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Coming to terms with currents – 2011 Elwandle barge monitoring trip

A diver battles against the strong current to get onto the barge (Picture: Dennis King)
In 2009, the Harlequin sandperch Parapercis maculata was a first recording for South Africa, and possibly a first for Africa. (Picture: Allan Connell)
Diver films a video transect along a hull of the shallow barge, DAR 1 (Picture: E. Heyns)
- Sean Bailey, Senior Scientific Technician, SAEON Elwandle Node


The SAEON Elwandle diving team has been documenting and monitoring changes in the fish and invertebrate communities on the two large transport barges that were scuttled in the near-shore region of Cape Vidal in 2008. These annual surveys have been conducted since 2009.

On the 2011 monitoring trip the Elwandle divers were supported by an independent team of diving enthusiasts led by Dennis King (author of the popular Reef Fishes & Corals and More Reef Fishes & Nudibranchs).

Each annual survey involves several dives along fixed transects in each different habitat (decks, holds and hulls) on the shallower barge (26m) and along the decks only of the deeper barge (42m). These dives are usually very spectacular in that they offer a pleasant and colourful change to the murkier, colder waters of the Eastern Cape where the SAEON Elwandle Node is based.

Diversity and abundance

Without fail, each year brings more diversity and abundance. In 2009 a new species of blenny was found (Cirripectes heemstraorum) and the recording of the Harlequin sandperch Parapercis maculata was a first recording for South Africa, and possibly a first for Africa. Last year saw the first recording of the barnacle Balanus variegatus in South Africa.

That said, these dives most often are not typically gentle and effortless because the barges have been scuttled along a section of the KwaZulu-Natal coastline that is subject to powerful long-shore currents. These currents often persist even when the surface conditions are perfectly calm and there is no wind.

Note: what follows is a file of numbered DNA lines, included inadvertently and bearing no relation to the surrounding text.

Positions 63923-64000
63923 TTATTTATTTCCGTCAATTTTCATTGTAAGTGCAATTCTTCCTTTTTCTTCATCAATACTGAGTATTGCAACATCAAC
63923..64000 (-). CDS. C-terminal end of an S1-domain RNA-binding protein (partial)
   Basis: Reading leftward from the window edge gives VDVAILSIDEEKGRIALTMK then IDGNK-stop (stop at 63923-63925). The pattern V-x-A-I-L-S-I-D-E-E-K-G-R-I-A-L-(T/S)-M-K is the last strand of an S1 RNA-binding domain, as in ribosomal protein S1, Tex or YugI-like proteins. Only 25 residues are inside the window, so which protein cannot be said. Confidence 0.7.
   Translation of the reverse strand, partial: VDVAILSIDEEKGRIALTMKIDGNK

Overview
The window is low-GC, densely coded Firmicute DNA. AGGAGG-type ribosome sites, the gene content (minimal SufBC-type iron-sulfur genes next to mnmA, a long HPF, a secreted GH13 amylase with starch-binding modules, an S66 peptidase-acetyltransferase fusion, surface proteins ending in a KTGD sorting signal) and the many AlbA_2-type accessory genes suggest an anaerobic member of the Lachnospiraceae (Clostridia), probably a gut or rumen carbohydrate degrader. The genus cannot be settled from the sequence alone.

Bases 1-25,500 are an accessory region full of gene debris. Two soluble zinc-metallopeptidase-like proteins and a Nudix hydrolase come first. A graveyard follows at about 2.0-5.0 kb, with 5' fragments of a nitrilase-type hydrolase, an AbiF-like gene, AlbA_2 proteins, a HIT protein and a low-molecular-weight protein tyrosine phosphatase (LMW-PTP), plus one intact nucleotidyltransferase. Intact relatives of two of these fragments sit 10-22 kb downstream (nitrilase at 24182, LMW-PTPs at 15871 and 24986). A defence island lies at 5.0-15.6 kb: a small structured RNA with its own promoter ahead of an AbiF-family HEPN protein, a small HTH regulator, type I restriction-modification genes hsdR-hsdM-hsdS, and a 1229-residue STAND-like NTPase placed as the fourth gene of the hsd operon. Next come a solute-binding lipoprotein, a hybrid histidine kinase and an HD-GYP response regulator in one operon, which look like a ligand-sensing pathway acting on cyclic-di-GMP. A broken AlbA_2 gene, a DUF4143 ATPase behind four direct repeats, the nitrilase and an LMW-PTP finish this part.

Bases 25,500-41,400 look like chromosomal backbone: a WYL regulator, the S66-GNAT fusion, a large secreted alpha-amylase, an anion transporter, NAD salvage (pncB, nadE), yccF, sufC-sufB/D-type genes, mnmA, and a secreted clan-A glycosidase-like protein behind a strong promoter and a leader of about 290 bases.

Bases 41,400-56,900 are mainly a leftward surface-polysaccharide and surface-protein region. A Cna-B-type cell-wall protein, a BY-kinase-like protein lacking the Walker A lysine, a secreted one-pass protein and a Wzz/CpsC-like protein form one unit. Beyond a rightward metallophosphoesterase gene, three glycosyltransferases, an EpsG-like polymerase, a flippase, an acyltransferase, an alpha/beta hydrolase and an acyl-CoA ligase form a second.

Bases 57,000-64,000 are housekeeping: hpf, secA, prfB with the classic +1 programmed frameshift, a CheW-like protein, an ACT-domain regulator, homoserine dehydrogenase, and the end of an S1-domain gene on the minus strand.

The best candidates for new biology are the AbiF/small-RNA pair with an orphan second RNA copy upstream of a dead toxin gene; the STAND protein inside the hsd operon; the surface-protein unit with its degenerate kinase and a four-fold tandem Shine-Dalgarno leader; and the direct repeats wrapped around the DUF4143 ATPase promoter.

Powerful currents

Acting on experience from the previous two years and with a bit of fortunate logistics, we intended to get some actual current measurements by installing an ADCP (Acoustic Doppler Current Profiler) on each barge for the duration of the trip. The very first dive of the trip revealed - both fortunately and unfortunately - that the current was very strong. It was fortunate because we were able to record the high current speeds, and unfortunate because we were unable to place the second ADCP on the deeper barge.

Data obtained from the ADCP on the shallow barge showed an average current speed at the 4m depth level of 2.66 knots (4.93km/h) over the three-day deployment period with speeds peaking at an impressive 3.63 knots (6.7km/h). To put these numbers into perspective, a fully kitted scuba diver would have difficulty swimming into a current speed of one knot. However, determined to soldier on as best we could in spite of the demanding conditions, we managed to complete all the fish transects on the shallow barge by the end of the fourth day. After two attempts at the benthic transects it became evident that we were not going to win against the current this year.

It is interesting to note that in 2009, four of the ten days intended for diving were cancelled because of strong current. In 2010, four days were also lost because of strong current and most recently in 2011, five diving days were lost.

With such powerful currents it is little wonder that a 17 500 ton barge, initially lying almost parallel to shore, has now been shifted to lie almost perpendicular to it.

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